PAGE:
KUALA LUMPUR, July 14 ― In the face of public fears over security, Tan Sri Musa Hassan turned the heat on politicians whom he said were damaging the country by unfairly accusing police intelligence of spying on citizens instead of fighting crime.
The former Inspector-General of Police (IGP) refuted PKR president Datuk Seri Dr Wan Azizah Wan Ismail’s allegation last week that the police Special Branch (SB) was spending more effort to spy on the public than combating crime, which she based on parliamentary papers from two years back showing the unit had used its manpower to produce reports on the activities of more than 700,000 Malaysians.
“The police keep the peace and security of all and whoever takes care of national security, he has to monitor.
“That means monitoring has to be done not only on criminals but also on politicians who want to damage the country, and (those who) are always damaging the country are politicians,” the 60-year-old told The Malaysian Insider in an interview this week.
Musa, who spent 41 years in the force and retired as its top policeman in 2010, has been credited with capturing Mas Selamat Kastari, one of the region’s most wanted terrorists, who escaped Singapore’s maximum security Whitley Detention Centre in 2008 and remained at large for over a year until May 2009.
But Musa’s record has also been blemished by allegations of conspiring with the Attorney-General and fabricating evidence over PKR de facto chief Datuk Seri Anwar Ibrahim’s “black eye” incident in 1998 when the latter was sacked as deputy prime minister on twin charges of corruption and sodomy.
He has filed a defamation suit against Anwar, which is fixed to be heard on October 16.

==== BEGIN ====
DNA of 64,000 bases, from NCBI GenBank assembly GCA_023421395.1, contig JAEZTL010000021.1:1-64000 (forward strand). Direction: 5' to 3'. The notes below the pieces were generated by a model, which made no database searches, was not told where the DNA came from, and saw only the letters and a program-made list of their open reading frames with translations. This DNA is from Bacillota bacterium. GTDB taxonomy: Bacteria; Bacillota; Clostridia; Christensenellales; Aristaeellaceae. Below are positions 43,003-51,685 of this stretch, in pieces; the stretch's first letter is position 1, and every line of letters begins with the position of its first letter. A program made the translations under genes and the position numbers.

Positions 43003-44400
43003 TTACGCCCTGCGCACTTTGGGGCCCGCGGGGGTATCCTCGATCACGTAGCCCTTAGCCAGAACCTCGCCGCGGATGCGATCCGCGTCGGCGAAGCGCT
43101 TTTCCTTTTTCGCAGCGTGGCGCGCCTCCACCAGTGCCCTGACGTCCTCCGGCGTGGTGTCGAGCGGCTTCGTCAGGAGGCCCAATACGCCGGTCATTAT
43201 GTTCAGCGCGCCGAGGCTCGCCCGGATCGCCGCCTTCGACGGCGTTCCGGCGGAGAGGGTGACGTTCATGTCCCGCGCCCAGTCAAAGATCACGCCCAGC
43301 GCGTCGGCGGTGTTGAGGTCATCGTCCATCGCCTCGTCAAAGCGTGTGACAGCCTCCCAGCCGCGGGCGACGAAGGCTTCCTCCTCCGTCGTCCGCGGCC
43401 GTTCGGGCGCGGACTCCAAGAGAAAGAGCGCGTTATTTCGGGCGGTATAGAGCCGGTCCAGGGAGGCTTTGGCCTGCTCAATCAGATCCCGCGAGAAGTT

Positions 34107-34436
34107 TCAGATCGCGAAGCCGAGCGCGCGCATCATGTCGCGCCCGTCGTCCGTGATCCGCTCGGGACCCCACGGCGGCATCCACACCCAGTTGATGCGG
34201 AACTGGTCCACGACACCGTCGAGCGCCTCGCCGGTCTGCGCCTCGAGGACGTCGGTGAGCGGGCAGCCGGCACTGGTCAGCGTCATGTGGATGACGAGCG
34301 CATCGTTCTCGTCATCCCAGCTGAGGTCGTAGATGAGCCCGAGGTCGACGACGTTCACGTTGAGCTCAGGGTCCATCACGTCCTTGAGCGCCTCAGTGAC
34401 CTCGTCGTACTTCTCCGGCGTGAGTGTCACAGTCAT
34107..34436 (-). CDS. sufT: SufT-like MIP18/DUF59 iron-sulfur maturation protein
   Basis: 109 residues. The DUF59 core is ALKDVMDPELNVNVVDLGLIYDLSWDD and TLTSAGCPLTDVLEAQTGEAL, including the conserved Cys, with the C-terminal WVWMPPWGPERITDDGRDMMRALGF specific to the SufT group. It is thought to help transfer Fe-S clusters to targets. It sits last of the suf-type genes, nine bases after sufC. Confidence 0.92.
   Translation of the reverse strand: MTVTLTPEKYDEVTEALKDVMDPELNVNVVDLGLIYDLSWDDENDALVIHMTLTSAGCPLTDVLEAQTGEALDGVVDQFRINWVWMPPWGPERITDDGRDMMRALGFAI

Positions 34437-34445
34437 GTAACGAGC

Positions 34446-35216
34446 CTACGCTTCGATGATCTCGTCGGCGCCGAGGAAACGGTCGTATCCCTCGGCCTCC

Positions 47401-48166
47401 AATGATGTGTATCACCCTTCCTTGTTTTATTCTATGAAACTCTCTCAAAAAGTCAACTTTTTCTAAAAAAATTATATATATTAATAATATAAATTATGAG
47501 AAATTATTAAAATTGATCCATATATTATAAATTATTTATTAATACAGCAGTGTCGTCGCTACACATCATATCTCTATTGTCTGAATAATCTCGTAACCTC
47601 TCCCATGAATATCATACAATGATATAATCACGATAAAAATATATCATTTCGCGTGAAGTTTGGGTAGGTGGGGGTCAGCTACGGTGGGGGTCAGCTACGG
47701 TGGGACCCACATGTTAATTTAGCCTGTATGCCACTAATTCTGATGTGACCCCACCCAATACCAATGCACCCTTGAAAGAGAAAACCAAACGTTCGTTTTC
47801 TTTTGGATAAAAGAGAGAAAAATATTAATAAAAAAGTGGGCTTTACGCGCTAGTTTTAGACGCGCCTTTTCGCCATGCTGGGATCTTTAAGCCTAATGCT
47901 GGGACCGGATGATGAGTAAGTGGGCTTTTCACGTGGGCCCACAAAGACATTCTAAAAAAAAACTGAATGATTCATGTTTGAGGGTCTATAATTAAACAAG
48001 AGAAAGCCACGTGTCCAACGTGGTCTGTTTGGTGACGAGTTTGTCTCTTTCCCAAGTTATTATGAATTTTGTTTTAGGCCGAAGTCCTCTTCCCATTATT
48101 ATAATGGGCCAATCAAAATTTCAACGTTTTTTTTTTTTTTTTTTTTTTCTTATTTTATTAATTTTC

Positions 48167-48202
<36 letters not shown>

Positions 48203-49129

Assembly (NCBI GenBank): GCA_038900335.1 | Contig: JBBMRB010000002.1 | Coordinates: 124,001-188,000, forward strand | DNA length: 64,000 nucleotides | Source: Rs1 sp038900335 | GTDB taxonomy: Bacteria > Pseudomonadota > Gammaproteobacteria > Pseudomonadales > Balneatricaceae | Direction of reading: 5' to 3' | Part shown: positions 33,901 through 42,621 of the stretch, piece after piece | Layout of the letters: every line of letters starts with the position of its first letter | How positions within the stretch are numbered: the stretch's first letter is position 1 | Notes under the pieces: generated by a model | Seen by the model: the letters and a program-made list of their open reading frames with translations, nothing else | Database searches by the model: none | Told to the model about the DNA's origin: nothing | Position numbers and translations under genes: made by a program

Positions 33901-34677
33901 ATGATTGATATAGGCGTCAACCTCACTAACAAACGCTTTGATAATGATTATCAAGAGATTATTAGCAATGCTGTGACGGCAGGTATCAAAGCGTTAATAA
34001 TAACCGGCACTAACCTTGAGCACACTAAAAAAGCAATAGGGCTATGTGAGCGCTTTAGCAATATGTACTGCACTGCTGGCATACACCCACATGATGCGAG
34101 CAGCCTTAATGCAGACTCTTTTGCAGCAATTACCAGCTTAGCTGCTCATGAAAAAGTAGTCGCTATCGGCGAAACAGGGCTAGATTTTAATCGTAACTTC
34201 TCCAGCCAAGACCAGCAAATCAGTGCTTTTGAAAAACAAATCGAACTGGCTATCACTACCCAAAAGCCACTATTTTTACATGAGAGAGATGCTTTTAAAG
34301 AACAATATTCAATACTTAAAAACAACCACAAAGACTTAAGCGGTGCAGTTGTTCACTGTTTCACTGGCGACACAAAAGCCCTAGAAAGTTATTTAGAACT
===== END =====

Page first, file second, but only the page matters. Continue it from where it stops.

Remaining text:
The retired policeman stepped into the spotlight again this week and urged the federal government not to mask crime figures, as pressure over a recent spate of high-profile reports of kidnappings, assaults and robberies in public areas and in broad daylight have put the home minister, the current IGP Tan Sri Ismail Omar and the government’s efficiency unit, Pemandu, on the defensive.
Musa pointed out that if crime were not on the rise, top-ranking officials and ministers would not need to hire bodyguards.
The ex-policeman had also suggested the government appoint a third party to conduct an independent review of the country’s crime rate and produce its own statistics, saying that he had roped in Universiti Sains Malaysia researchers to prepare crime statistics during his four years in office as IGP.
Last week, PKR had demanded the government redirect the SB towards fighting crime instead of spying on the public, telling a press conference on July 3 that the police intelligence unit had produced 382,000 reports on the political activities of Malaysian citizens and conducted 351,000 security clearance checks in 2010, based on the allocation for the force in Budget 2012.
The former IGP said politicians are not immune from the law, whether they are from the ruling party or the opposition.
“Her allegation is not right. Police monitor everything including politicians,” he said.
“If (the politician) does something that threatens national security, then we (the police) must act.